Yesterday my wife and I took a trip to Sheoraphulli to invite my aunt, Chhotomashi to my daughter’s wedding. Sheoraphulli is about 50kms from my home in Kolkata, in the very heart of Hooghly district. Winter in Bengal is charming with a wee bit of a sniff in the air. The Delhi road as it separates itself from NH6 is frightful and the jars we received prompted us to take a bladder halt at a petrol station. The toilet was not very clean and not very dirty but served its purpose.
We went unannounced and were graciously received by my Chhotomashi in her majestic house on the Ganges. They don’t build such houses any more. She is nine years younger than my mother and stays with the family of her younger son. She lost her husband a couple of years ago to old age.
Munna, her daughter in law, is a delightful woman and a wonderful conversationalist to boot. She regaled us by telling various stories of the happenings at Sheoraphulli. My Chhotomashi is no longer her ebullient self; age has mellowed her. She was in her bedroom reclining, and nursing a sprained ankle. Her eyes had a visionary look and I deeply pondered what those eyes had beheld in the vanished yesterdays. Life had not been easy to her; her husband being a man of the world and she had mostly confined herself to household chores and rituals.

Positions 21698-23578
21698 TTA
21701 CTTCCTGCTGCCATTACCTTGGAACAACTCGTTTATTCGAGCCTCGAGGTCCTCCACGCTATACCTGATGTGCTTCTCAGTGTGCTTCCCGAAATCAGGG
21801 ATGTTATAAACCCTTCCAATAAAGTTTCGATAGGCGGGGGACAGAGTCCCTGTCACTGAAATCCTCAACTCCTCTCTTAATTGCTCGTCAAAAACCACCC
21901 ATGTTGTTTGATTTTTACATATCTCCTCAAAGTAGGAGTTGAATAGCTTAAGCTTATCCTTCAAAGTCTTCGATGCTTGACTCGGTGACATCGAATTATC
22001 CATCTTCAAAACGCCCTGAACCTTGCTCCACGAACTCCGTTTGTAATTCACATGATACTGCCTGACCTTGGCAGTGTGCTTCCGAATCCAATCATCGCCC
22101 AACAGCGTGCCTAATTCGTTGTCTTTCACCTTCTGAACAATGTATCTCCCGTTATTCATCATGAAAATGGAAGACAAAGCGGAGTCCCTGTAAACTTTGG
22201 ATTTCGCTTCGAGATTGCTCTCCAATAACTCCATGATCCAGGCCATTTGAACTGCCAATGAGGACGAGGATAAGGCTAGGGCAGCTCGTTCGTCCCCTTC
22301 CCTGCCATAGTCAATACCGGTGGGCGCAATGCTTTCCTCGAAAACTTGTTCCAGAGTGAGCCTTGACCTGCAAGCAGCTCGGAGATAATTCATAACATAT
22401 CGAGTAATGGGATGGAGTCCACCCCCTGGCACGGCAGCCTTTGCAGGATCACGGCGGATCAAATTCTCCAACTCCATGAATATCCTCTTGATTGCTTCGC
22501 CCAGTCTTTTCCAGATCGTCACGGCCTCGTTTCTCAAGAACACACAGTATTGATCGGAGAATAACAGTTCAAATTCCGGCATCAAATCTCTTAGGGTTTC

These two women were very pleased to hear about our daughter’s wedding to be solemnized next month, and the necessary questions regarding the groom and his family were asked and replied to.
What struck me most was that there was no friction in the atmosphere at all, and for once the Dowager Princess gave the impression that she was genuinely happy with our presence. She promised to make it to the wedding, health permitting. We politely refused to have lunch at her place and had tea and a few sweets instead.
After spending more than an hour, we took leave of our ancient relative and headed for home. We pray that she lives for a thousand years and a few years more.